Banks grapple to recover from economic crunch

THE financial sector in Zimbabwe is yet to recover from a decade-long economic crisis as shown by commercial banks’ results for the year ending December 31 2009.

According to the results, a lot of banks are grappling to recover and have implemented restructuring exercises, which include branch closures, merging of operations, steamlining of other operations, retrenchments and aggressive cost cutting measures in order to remain afloat.
This has resulted in high cost to income ratios for the sector.
CBZ Bank however retained its top position commanding 33% of the market share in terms of deposits, 24% in advances and 16,3% total assets as at December 31 2009.
The top four commercial banks controlled 74% of the deposits during the same period with Standard Charted 19% followed by Stanbic Bank 15% and Barclays at 10%.
Bank deposits increased by 35% during the last quarter of 2009 from US$1 billion to US$1,35 billion.
The average monthly deposit growth was US$113 million, a 9% increase or 26% of GDP.
Zimbabwe Allied Banking Group (ZABG) and CFX Bank did not release their financial results.
ZABG said they were yet to finalise their shareholders dispute with the owners of Trust Bank, Royal Bank and Barbican Bank.
CFX Bank said it was waiting to conclude its proposed merger with Interfin.
Most of the commercial banks’ cost to income ratios were above 90%, which analysts said showed the banks were still recovering.
High income ratios show that the banks were inefficient, loss making and needed to re-align their income and cost revenue otherwise shareholders would need to keep subsidising inefficient management via fresh capital injections.
CBZ Bank’s cost to income ratio was 56%, Stanbic 62%, Metropolitan 63% and NMB 89%.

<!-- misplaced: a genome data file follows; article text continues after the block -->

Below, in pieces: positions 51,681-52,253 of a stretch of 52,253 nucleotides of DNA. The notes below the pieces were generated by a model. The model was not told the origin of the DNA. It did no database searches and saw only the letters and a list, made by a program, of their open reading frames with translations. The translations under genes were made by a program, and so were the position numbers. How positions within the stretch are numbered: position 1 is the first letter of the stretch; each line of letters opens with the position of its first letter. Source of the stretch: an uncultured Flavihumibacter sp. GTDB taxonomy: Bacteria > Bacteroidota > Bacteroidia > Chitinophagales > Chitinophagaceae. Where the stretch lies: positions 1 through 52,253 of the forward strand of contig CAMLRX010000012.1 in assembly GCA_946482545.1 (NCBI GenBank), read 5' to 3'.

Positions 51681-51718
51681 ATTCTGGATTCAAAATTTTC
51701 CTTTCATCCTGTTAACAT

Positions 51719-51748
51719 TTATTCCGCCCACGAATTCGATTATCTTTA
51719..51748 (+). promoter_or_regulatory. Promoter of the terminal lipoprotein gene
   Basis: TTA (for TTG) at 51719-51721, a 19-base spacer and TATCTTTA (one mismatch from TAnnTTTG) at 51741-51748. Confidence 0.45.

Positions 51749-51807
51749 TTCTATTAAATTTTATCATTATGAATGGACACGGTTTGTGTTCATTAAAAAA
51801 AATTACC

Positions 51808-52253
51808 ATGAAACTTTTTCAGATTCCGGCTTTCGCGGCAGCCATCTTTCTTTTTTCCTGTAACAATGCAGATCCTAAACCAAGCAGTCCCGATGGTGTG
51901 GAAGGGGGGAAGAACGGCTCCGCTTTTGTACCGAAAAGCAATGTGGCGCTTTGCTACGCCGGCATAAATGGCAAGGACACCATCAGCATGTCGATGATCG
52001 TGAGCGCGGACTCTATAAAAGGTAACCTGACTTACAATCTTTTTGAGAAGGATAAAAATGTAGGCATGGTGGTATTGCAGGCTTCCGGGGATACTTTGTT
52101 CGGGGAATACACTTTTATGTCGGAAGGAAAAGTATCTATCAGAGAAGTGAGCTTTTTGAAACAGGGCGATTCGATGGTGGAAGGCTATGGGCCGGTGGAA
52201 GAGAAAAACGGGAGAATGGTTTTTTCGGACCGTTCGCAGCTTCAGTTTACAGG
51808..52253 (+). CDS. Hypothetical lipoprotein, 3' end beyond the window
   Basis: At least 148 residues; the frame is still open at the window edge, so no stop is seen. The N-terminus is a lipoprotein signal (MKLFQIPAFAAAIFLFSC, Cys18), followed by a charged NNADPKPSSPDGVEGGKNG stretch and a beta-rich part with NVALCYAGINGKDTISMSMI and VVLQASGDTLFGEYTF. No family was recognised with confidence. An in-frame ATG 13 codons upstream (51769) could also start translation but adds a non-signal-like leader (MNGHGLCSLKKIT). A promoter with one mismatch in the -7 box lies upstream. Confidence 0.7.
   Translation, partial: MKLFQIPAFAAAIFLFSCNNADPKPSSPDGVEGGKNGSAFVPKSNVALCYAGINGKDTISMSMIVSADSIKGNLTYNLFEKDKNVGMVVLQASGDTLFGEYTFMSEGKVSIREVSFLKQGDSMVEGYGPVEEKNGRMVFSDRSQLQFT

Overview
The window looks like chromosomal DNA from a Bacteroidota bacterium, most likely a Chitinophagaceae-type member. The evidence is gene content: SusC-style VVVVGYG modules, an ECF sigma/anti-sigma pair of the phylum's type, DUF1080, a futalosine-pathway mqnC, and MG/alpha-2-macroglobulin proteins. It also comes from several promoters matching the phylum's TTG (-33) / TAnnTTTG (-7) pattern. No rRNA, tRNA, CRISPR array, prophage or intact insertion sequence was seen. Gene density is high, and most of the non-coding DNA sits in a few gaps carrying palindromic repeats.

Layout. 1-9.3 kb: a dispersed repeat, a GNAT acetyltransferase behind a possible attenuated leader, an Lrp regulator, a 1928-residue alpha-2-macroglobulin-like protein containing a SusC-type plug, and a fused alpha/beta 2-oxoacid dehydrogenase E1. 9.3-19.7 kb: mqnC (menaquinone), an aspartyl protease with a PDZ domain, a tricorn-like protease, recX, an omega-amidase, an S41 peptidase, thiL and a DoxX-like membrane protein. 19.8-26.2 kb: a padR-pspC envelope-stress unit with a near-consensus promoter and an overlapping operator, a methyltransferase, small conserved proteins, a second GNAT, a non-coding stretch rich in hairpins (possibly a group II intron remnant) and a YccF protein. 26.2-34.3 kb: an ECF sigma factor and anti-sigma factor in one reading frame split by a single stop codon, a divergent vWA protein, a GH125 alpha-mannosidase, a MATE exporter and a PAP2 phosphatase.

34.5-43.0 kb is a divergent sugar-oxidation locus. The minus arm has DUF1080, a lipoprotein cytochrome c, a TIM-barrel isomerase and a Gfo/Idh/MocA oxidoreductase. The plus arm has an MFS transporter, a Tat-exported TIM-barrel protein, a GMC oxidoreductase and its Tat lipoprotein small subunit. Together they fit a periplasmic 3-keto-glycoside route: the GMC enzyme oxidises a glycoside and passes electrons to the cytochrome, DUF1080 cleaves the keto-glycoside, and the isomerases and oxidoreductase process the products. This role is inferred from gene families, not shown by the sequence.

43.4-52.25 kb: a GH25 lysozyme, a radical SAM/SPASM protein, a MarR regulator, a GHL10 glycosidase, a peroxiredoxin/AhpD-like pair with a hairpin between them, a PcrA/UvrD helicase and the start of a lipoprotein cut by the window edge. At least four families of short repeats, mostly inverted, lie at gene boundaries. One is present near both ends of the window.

The cost to income ratio is an efficiency measure similar to operating margin. Unlike the operating margin, the lower it is, the more efficient it is.
It is useful to measure how costs are changing compared to income — for example, if a bank’s interest income is rising but costs are rising at a higher rate looking at changes in this ratio will highlight the fact.
ZB Bank had the most unattractive cost to income ratio of 153%, followed by TN Bank with 146%. Standard Chartered and Kingdom’s ratios’ were 123% and 110% respectively.
The banks said they faced similar problems, chief among them, Zimbabwe dollar deposits being completely wiped out, meaning that bank deposits had to be mobilised from zero.
They have also cited high operating costs such as rentals, rates and high staff costs which affected their operations. The absence of the lender of last resort and financial disintermediation emanating from the rise in the informal sector which was fuelled by hyperinflation also affected banks operations.
It is estimated that about 5% to 10% of the money in Zimbabwe is circulating outside the banking system as the majority operate on a cash basis due to loss of confidence in the banking sector.
CBZ led the commercial banks’ achieving a profit after tax of US$7,9 million. Stanbic Bank was second with US$6,7 million. NMB and Metropolitan were third and fourth with US$2,2 million and US$1,6 million.
CBZ also led the banks in term of total income accumulated during the same period with US$33,9 million. Stanbic was second with US$26,3 million. Standard Chartered Bank and Barclays completed the top four with US22,4 million and US$17,5 million.
Announcing the group’s financial results, CBZ CEO Nyasha Makuvise said: “2010 would be a year of consolidation for the group as it looks to rationalise operations between its bank and building society operations.”
Group MD John Mangudya said deposits had risen to $450 million last week on Tuesday from $360,8 million at the end of December 2009.
Finance director Never Nyemudzo said total income in the period amounted to US$41,74 million, with non-interest income making up 76% of the total.
The bulk of 61% had come from commission and fee income, loan establishment charges and ledger fees loan.
CBZ Bank had assets valued at US$405 million while Standard Chartered’s assets amounted to US$269 million.
The value of Stanbic Bank’s assets was US$201, while Barclays completed the top four with US$169 million.
Kingdom Bank, emerging from a rocky marriage, had a loan to deposit ratio of 119%.
The group’s holding company announced that it was courting local and international equity partners as it seeks to consolidate its position in the financial sector.


Paul Nyakazeya
MBCA and CBZ Bank’s loan to deposit ratio was at 67%, while that of Metropolitan Bank was 61%.